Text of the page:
30 minutes before you are wanting to serve, crank the heat back up to 450F to crisp up the skin.

Remove from the oven, and let rest for 20 minutes.

For the lentils: About 30 minutes before you want to eat put the lentils, and the water into a large saucepan. Put the whole sprigs of thyme, bay and parsley on a bit of cheesecloth, along with the peppercorns. Bring the corners together to form a little bag, and tie off with string. Put this in with the lentils too. Get this boiling, then reduce to a simmer. Simmer for 30 minutes, or until just soft enough to bite through a lentil, but so they still retain their shape and texture.

Pour a little hot water into a bowl. Discard the water. Put the butter, chopped parsley and a couple of drops of lemon juice into the bowl. Mix, and mash together until you have one smooth butter. Add more lemon if you think it needs a bit more sharpness.

Just before you want to serve the lentils mix the butter carefully with them, until the butter has melted, and everything is combined.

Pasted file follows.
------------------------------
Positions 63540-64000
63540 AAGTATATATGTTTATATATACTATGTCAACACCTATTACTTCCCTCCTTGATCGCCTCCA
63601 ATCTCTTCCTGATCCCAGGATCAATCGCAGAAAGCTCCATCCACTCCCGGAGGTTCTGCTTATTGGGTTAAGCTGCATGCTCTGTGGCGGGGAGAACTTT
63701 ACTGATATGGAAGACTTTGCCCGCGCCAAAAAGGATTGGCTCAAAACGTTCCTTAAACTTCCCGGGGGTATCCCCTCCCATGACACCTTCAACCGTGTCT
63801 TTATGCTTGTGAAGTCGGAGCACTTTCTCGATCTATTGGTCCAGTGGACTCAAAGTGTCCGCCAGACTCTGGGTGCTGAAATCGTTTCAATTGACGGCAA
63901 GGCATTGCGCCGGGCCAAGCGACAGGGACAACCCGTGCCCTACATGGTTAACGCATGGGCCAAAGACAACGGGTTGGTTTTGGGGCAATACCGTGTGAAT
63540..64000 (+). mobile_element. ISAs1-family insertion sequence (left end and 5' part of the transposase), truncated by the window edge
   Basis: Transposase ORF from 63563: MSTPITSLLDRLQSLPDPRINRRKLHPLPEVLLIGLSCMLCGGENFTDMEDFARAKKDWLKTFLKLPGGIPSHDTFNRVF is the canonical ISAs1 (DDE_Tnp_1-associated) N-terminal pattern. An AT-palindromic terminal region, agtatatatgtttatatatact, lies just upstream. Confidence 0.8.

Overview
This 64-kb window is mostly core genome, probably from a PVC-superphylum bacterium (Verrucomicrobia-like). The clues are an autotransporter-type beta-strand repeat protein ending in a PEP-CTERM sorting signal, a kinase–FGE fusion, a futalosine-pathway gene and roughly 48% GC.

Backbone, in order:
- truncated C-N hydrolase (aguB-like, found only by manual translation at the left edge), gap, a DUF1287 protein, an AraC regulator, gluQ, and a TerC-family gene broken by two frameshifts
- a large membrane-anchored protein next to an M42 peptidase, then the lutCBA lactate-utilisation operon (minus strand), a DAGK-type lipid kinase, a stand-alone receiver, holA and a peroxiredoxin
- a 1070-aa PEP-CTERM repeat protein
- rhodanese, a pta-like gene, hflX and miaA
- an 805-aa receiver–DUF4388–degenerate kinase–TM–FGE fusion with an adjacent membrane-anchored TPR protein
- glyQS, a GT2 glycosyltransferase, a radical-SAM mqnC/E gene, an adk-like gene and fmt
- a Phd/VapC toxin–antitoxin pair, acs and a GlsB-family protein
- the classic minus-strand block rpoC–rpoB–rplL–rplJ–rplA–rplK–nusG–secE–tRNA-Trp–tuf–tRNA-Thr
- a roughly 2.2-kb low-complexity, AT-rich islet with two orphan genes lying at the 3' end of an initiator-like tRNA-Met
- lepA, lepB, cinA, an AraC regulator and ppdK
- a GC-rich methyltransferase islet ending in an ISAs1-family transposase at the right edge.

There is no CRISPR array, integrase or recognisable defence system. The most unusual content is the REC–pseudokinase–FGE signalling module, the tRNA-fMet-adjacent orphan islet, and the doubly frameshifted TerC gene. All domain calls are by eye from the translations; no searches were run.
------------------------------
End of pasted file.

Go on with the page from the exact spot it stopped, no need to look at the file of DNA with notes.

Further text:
To serve: Give your guests a dish of the lentils, and some plates. Put the meat on a carving tray, and pull off the crackling. Divide this among the guests. Let them pass the meat and lentils around – letting them carve their own meat.

I like to serve this with some simple pickled shallots – like these:

OH, OK.. this wasn’t quite a mini post was it. There goes that idea.

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  • atypicprig October 25, 2008 at 8:01 pm

    If your oven is a little uneven, I’ve heard that adding a quarry stone or a bread/pizza stone can help keep it stable.

  • claudia (cook eat FRET) October 27, 2008 at 6:54 pm

    i just spent some time all over your blog
    impressive to say the least
    so i’ve put you in my reader…

    just beautiful food with a lot of heart

  • Y October 28, 2008 at 8:59 pm